The time between issue and trial for fast- and multi-track claims has now exceeded 75 weeks, the longest this century, according to the latest government figures.
This is despite volumes for all civil actions remaining below pre-pandemic levels, according to the latest civil justice statistics published by the Ministry of Justice (MoJ), for the third quarter of 2022.
These showed that between 2002 and 2019, the average time for fast- and multi-track actions to reach trial was between 52 and 61 weeks, before spiralling up over the past two years of the pandemic.
Multi- and fast-track claims took on average 75.5 weeks to reach a trial, 4.8 weeks longer than the same period in 2021 and half a week longer than the second quarter of this year, the previous record.
At 51.2 weeks, the time from issue to trial in small claims was near the all-time high of 51.6 reached in the first quarter of this year.
As in previous data releases, the MoJ said small claims were impacted sooner by Covid-19 than bigger claims in terms of timeliness, while measures introduced to help with small claims – such as mediation and early neutral evaluation – were not reflected in the timeliness figures when successful.
“This means the final cases used in timeliness measures include a disproportionate number of more complex cases which take longer to dispose of.”
But the MoJ also acknowledged that, before Covid, “a sustained period of increasing receipts had increased the time taken to hear civil cases and caused delays to case progress”.
County court claims in July to September 2022 were 389,000 – mostly money claims – down 4% on the same quarter last year but up 4% of the last quarter. Overall, claims have fallen by a third since the peak in 2017.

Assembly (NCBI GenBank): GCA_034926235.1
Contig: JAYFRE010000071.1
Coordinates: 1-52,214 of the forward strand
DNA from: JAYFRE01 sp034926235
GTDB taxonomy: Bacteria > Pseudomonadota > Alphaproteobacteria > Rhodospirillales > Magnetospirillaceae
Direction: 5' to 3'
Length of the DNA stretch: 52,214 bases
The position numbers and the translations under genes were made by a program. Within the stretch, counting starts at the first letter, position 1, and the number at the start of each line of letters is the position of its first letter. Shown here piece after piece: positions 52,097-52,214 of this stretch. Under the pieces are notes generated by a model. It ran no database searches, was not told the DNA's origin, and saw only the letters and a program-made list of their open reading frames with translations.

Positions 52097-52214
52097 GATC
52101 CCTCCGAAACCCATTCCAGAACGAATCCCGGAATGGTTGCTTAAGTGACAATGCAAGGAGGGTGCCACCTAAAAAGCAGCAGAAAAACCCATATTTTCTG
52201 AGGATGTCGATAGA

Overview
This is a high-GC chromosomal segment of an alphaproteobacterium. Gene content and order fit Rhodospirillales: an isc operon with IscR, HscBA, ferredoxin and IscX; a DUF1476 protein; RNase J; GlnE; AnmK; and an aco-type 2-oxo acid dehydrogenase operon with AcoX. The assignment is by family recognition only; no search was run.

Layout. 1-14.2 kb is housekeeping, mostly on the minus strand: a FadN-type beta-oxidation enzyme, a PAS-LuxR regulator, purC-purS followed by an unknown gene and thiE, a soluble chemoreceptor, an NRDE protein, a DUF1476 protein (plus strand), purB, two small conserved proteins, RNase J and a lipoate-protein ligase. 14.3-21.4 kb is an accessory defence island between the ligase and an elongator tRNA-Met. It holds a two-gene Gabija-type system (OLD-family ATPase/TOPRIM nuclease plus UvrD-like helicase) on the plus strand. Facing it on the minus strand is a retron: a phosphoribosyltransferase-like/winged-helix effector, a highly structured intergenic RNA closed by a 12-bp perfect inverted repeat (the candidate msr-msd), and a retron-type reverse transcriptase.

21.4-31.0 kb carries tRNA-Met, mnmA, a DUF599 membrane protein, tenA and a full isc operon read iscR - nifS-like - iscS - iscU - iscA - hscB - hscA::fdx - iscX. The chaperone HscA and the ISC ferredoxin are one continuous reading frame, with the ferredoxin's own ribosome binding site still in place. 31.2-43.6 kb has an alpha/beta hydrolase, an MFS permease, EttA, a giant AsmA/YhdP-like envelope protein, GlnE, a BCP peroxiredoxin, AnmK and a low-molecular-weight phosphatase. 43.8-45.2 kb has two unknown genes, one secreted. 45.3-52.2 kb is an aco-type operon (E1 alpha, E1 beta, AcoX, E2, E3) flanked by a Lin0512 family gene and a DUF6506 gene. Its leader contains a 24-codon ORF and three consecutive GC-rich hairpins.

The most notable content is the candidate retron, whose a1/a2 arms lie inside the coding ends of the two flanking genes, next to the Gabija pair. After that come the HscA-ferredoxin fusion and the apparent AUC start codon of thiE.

“Personal injury claims are showing early signs of stabilising following general decreases since Q2 2021,” the MoJ said. However, though the figure of 20,807 was similar to the third quarter of 2021, it was 4,400 lower than the second quarter of this year.
There were 61,000 claims defended (down 14%) and 13,000 claims that went to trial in July to September 2022 (down 5%) compared to the same quarter in 2021. Compared to the pre-Covid baseline, the figures were 22% and 24% respectively.
There were 640 applications for judicial reviews in the quarter, 16% more than the same period in 2021. Of the 130 cases that reached the permission stage, eight were found to be totally without merit.
Matthew Maxwell Scott, executive director of the Association of Consumer Support Organisations (ACSO), said: “There is something seriously wrong with our civil justice system when a significant downwards trend in the number of claims coming to court is somehow combined with ever-increasing backlogs.
“Although the report cites the number of cases stayed during the pandemic as the reason for the delays, this cannot be the only reason for such a broken system. We should be seeing improvements in access to justice for citizens now that we are nearly three years on from the start of the pandemic.”
He added that a Freedom of Information Act request made by ACSO has established that the number of judicial sitting days increased nearly 50 per cent between 2020 and 2021, from 2,071 to 3,082. “So there are more court days, but still the backlogs increase.”
There was, he said, “little evidence from these latest statistics that ministers and officials are really gripping the issue”.